The last time I wrote about a shoe entrepreneur was in October 2018 after reading Phil Knight’s Shoe Dog – a memoir that chronicled his journey as the founder of Nike. In my review I wrote: Knight comes off as honest, innovative, and intrinsically humble. He is also not afraid to admit the mistakes he made along the way – both personal and professional – which lends to the authenticity of him and his story. Those sentences can be verbatim applied to Authentic: A Memoir by the Founder of Vans.
Written in the first person and characterized as a business memoir – which is exactly what it is – Paul Van Doren writes with candor, humor, sincerity, and honesty. So much so that, even though I’ve never actually heard him speak, I could hear him talking. Unfortunately, Van Doren passed away last week at age 90 – the day I started reading the book (very eerie) and two weeks following its release.
Although Van Doren covers a lot – literally from birth until last year as he mentions the pandemic in the Afterword – the main thesis of the book encompasses the importance of family, the notion that no one gets anywhere alone, and that Vans was and continues to be a “people company that makes shoes.” Van Doren talks about how much he learned from his parents and siblings and how he applied those lessons to his life both personally and professionally. He also discovered the importance of efficiency. “Early on, I learned that teamwork and a smart division of duties are what make any kind of operation effective.” Yes!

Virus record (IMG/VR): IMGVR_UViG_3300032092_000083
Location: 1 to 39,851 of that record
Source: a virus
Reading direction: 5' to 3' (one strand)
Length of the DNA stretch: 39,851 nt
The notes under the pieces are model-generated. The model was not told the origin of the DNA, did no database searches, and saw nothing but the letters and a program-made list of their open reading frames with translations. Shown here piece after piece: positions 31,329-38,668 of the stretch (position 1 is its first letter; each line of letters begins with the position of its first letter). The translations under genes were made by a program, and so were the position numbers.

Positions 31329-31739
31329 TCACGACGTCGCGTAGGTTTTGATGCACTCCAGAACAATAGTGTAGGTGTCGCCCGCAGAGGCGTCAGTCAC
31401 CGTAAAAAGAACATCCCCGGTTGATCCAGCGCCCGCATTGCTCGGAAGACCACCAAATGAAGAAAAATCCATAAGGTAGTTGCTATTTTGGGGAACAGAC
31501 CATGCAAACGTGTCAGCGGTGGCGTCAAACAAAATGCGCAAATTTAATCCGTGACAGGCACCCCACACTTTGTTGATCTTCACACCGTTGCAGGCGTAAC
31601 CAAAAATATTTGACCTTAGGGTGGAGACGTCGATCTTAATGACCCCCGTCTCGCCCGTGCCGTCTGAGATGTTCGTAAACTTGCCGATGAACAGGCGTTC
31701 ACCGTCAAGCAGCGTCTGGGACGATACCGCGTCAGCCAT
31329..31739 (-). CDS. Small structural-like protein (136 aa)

It’s interesting that both Van Doren and Dave Grohl, who are both highly successful and synonymous with cool, are high school dropouts. As an educator that fact is annoying but it’s also interesting. In my opinion, Grohl is the hardest working person in the music business and clearly Van Doren was one of the hardest working people in the shoe business.
Although both professional and life lessons are detailed throughout the book, Van Doren tells them in such a way that I never felt like I was taking a seminar. I’ve read plenty of books that do that and it doesn’t always make for an enjoyable read. So don’t let some of the chapter titles (i.e. “Organize a System,” “Listen to Your Customers,” and “Get Back to Core Culture”) fool you – Van Doren is a storyteller. He talks about himself and his decades of experience in a way that feels, to use his term, authentic. His story is fascinating and people will want to read it. In fact, after I finish writing this review, I’m giving the book to my mother because she of all people will appreciate the highs and lows of retail, running a family business, and being part of an innovative industry.